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Homeownership Program Faces Real Test

High Ratio Of Debt, Bad Credit A Surprise

February 15, 2005
By OSHRAT CARMIEL, Courant Staff Writer

They've planted mums on Greenwich Street, painted pumpkins on Capen Street and trimmed overgrown tree branches on Newton Street.

That handiwork, paid for by a group set up to advance the mayor's homeownership initiative, was the easy part.

Now the real test of Hartford Mayor Eddie A. Perez's homeownership plan begins - namely, are Hartford residents willing to take out home improvement loans and embark on major home renovations themselves?

The mayor's plan relies on that willingness to boost the city's dismal homeownership rate from the present 25 percent to 30 percent by the end of his term in 2007. The idea is not so much to build more homes in Hartford as to make them more valuable - and with that, to trigger an interest in buying in Hartford among people who have the means to buy elsewhere.

That's where the home improvement loans come in. So far, interest has been mixed.

The city designated about 1,650 homes as eligible for a special home improvement loan fund, backed by The Neighborhoods of Hartford Inc., the group designated to carry out the homeownership initiative. Since August, when the group began making loans, 25 owners have applied and qualified, including three homeowners who were approved and are already busy replacing roofs and windows. At least one property owner, buoyed by the spirit of reinvestment, took out a $20,000 loan on his own, separate from The Neighborhoods of Hartford program, and put a fresh coat on a three bedroom Victorian he rents out in the West End.

But there is also a downside: Ten other homeowners applied for the loan and were turned down because they were not creditworthy or were already carrying too much debt, a setback that leaders say was greater than they had banked on.

"The trends we were seeing were very high ratios in terms of percentage of income going to pay off loans, or bad credit," said Bob Kantor, director of the Connecticut office of Fannie Mae and a board member of The Neighborhoods of Hartford.

"The families were in dire straits. In some respects we didn't anticipate that."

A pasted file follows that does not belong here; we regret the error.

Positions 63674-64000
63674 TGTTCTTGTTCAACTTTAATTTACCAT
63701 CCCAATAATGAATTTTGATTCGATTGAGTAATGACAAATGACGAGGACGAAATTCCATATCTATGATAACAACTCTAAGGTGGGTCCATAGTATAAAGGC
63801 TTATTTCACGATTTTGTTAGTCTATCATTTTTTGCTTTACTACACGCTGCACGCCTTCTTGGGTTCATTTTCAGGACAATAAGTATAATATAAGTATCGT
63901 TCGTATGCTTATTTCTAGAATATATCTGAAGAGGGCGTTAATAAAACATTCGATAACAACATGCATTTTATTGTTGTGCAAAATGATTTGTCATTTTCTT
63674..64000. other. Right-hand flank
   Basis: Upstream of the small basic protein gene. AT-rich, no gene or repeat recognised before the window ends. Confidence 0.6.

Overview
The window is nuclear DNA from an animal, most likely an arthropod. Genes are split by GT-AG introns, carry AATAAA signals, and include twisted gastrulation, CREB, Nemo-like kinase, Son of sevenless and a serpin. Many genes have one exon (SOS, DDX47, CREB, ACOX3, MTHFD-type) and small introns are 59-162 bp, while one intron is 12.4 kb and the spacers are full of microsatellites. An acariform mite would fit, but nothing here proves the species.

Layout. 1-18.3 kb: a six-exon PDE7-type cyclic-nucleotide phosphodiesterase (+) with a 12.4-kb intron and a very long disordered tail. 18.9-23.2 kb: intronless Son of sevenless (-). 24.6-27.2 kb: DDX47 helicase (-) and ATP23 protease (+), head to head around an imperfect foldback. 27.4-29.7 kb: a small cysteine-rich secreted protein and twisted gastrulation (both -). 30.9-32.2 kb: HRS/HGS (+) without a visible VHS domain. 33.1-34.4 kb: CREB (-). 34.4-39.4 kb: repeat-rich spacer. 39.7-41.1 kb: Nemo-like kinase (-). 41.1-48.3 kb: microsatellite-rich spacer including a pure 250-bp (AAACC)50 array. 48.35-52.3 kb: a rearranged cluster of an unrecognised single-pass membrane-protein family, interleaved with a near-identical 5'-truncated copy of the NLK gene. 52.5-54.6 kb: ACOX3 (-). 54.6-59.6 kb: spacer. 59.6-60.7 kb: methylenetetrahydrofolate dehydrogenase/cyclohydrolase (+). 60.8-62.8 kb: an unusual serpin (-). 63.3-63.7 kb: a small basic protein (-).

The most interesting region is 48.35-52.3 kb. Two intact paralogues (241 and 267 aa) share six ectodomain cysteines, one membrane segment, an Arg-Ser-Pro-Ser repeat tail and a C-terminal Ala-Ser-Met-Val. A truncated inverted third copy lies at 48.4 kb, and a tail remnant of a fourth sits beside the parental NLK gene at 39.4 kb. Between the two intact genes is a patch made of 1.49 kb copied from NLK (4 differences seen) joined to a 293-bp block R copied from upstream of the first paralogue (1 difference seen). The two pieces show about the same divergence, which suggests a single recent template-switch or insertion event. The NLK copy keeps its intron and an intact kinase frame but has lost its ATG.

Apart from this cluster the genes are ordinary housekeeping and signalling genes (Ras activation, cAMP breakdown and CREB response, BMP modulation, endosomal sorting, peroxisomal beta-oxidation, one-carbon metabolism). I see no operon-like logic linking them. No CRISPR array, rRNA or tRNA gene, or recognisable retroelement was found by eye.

The quality of the applicants has improved over time, Kantor said. And Neighborhoods of Hartford is looking for ways to include some of the debt-ladened property owners in the program, which is offering loans between $5,000 and $30,000.

They are considering a loan deferral option, allowing those who take out loans to defer payment until they sell the house or refinance, said Donald Poland, executive director of The Neighborhoods of Hartford. The interest rate on the loans range from 0 to 6 percent, with the lower rates reserved for those who are low income.

"The more loans we do in the neighborhoods, the more investment we get in that area," Poland said. "If we do enough of these, we will actually move the market."

The idea, Poland and others say, is to create a momentum of home improvement on a given block or neighborhood. That momentum would create a buzz about living there, and would ideally lead to higher home values. Higher home values might cause a homebuyer, or developer, with means to buy in Windsor or Rocky Hill to consider Hartford a viable option.

Getting loan dollars into certain sections of the city is key, Poland said, especially into houses that sit on a corner or an intersection and are most visible to passersby.

New loan programs take time to catch on and usually become popular through word of mouth, said Cynthia Russell, president and CEO of the Connecticut Housing Investment Fund, which is helping administer Hartford's loan program.

Poland and other leaders of the initiative will deliver an update on the homeownership initiative to the city council's housing committee tonight.

The program, launched in 2003, calls for infusing relatively stable neighborhoods with money and attention, allowing for the kind of home improvements that residents might not otherwise be able to afford. The mayor and housing consultants picked concentrated sections of five neighborhoods - called Rising Star Blocks - and 12 individual blocks - called Pride Blocks - citywide. The Rising Star Block clusters were given $50,000 in grant money . Pride Blocks were given $10,000.

It was hoped that that The free seed money was intended to would inspire homeowners to make bigger improvements.

Reprinted with permission of the Hartford Courant. To view other stories on this topic, search the Hartford Courant Archives at http://www.courant.com/archives.
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